Peter Struss, Ulrich Heller,
Process-oriented Modeling and Diagnosis - Revising and Extending the Theory of Diagnosis from First Principles
Working Papers of the 9th International
Workshop on Principles of Diagnosis (DX-98),
Sea Crest Resort, Cape Cod, MA, USA, pp. 110-117, 1998.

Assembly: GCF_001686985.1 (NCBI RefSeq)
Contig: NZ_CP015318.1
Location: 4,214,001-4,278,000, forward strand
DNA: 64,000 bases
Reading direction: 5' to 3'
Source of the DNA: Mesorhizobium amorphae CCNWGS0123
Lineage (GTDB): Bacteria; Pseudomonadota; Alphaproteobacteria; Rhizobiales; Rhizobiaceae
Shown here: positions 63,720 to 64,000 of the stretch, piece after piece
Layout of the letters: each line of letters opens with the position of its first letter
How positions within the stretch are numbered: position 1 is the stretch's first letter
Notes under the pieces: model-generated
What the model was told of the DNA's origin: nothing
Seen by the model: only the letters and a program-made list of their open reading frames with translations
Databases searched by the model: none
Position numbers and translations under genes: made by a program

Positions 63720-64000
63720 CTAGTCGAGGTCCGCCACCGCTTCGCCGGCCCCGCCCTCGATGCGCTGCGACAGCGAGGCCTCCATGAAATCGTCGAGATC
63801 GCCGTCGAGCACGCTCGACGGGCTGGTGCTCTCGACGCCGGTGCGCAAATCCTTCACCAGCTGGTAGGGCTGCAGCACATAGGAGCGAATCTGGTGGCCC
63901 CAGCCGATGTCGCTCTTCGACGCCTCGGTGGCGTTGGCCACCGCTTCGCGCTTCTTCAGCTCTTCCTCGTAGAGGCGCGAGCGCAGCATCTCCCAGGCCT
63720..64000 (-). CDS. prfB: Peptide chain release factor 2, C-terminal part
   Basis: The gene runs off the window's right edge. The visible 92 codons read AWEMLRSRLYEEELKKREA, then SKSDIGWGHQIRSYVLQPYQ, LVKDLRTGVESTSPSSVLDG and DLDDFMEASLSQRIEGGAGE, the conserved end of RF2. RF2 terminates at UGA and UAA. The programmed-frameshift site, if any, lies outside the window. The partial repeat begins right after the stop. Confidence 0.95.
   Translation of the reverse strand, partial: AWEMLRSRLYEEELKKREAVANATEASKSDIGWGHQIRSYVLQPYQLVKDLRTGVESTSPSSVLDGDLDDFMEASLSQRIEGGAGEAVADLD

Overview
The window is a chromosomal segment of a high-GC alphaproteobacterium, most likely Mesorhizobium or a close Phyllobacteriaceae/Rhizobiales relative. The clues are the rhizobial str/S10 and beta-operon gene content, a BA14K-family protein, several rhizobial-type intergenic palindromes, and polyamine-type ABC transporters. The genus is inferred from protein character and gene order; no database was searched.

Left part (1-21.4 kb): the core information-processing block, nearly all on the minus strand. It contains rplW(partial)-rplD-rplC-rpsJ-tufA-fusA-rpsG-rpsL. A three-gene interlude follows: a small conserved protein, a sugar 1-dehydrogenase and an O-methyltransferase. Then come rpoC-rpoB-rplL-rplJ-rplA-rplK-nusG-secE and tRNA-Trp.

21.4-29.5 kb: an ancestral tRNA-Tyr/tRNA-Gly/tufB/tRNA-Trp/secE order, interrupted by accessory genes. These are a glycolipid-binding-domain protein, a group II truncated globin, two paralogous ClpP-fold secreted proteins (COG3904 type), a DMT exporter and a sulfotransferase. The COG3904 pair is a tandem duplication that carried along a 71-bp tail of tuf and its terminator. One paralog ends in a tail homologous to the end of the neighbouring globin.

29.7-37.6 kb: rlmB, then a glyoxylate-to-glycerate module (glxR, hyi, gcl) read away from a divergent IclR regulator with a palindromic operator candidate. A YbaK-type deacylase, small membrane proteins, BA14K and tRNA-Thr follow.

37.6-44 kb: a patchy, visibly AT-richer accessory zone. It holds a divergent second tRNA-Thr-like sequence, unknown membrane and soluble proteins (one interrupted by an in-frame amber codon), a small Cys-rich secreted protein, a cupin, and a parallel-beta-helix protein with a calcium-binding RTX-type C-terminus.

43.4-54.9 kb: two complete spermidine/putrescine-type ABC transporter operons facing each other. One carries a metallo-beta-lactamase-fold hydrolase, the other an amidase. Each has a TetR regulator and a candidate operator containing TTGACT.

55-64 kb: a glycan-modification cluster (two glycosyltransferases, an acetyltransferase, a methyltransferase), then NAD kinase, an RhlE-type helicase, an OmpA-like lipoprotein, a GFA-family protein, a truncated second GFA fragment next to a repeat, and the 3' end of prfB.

Our work in model-based analysis, diagnosis, and therapy of environmental systems reveals principled limitations in standard theories and techniques of model-based diagnosis. It becomes evident that they are (implicitly) tailored for diagnosing artifacts based on component-oriented modeling. When we deal with a natural or technical system that lacks a static structure comprising a fixed set of components and that we prefer to model as a collection of processes, a number of conditions and goals of the diagnosis process change. Processes do not become faulty like components, and often, the goal is not to find the culprit among the known components of a system, but to identify additional objects that were not part of the initial system description, for instance toxic waste. We propose a revision of the traditional theories of diagnosis from first principles. The goal is to make it more general in terms of the class of problems to be addressed and more specific by proposing and exploiting a refined representation of the system description. We also show how standard component-oriented modeling and diagnosis can be reconstructed as a (very) specific instance of the theory and that they benefit from the more general view on the diagnosis problem.